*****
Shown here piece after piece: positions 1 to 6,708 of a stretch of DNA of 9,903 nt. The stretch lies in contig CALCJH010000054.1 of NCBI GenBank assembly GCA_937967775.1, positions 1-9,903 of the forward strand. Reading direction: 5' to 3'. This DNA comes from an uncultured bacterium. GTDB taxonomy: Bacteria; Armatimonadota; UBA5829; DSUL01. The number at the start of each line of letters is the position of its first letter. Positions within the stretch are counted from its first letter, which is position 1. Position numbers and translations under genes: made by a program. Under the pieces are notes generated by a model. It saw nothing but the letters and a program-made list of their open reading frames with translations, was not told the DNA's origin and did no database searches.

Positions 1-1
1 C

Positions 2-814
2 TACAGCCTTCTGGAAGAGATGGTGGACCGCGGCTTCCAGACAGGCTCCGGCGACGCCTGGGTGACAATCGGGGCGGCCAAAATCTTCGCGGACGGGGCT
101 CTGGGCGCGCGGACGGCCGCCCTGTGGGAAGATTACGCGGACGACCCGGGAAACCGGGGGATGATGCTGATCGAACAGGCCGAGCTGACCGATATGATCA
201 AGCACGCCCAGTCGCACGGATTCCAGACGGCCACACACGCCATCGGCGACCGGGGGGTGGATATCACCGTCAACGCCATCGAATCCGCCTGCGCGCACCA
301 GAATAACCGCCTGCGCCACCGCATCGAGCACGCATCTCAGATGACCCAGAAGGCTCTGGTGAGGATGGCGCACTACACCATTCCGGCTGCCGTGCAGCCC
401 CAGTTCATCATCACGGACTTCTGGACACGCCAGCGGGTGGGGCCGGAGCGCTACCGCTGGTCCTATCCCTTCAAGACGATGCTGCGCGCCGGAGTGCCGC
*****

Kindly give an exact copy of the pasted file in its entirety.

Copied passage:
Shown here piece after piece: positions 1 to 6,708 of a stretch of DNA of 9,903 nt. The stretch lies in contig CALCJH010000054.1 of NCBI GenBank assembly GCA_937967775.1, positions 1-9,903 of the forward strand. Reading direction: 5' to 3'. This DNA comes from an uncultured bacterium. GTDB taxonomy: Bacteria; Armatimonadota; UBA5829; DSUL01. The number at the start of each line of letters is the position of its first letter. Positions within the stretch are counted from its first letter, which is position 1. Position numbers and translations under genes: made by a program. Under the pieces are notes generated by a model. It saw nothing but the letters and a program-made list of their open reading frames with translations, was not told the DNA's origin and did no database searches.

Positions 1-1
1 C

Positions 2-814
2 TACAGCCTTCTGGAAGAGATGGTGGACCGCGGCTTCCAGACAGGCTCCGGCGACGCCTGGGTGACAATCGGGGCGGCCAAAATCTTCGCGGACGGGGCT
101 CTGGGCGCGCGGACGGCCGCCCTGTGGGAAGATTACGCGGACGACCCGGGAAACCGGGGGATGATGCTGATCGAACAGGCCGAGCTGACCGATATGATCA
201 AGCACGCCCAGTCGCACGGATTCCAGACGGCCACACACGCCATCGGCGACCGGGGGGTGGATATCACCGTCAACGCCATCGAATCCGCCTGCGCGCACCA
301 GAATAACCGCCTGCGCCACCGCATCGAGCACGCATCTCAGATGACCCAGAAGGCTCTGGTGAGGATGGCGCACTACACCATTCCGGCTGCCGTGCAGCCC
401 CAGTTCATCATCACGGACTTCTGGACACGCCAGCGGGTGGGGCCGGAGCGCTACCGCTGGTCCTATCCCTTCAAGACGATGCTGCGCGCCGGAGTGCCGC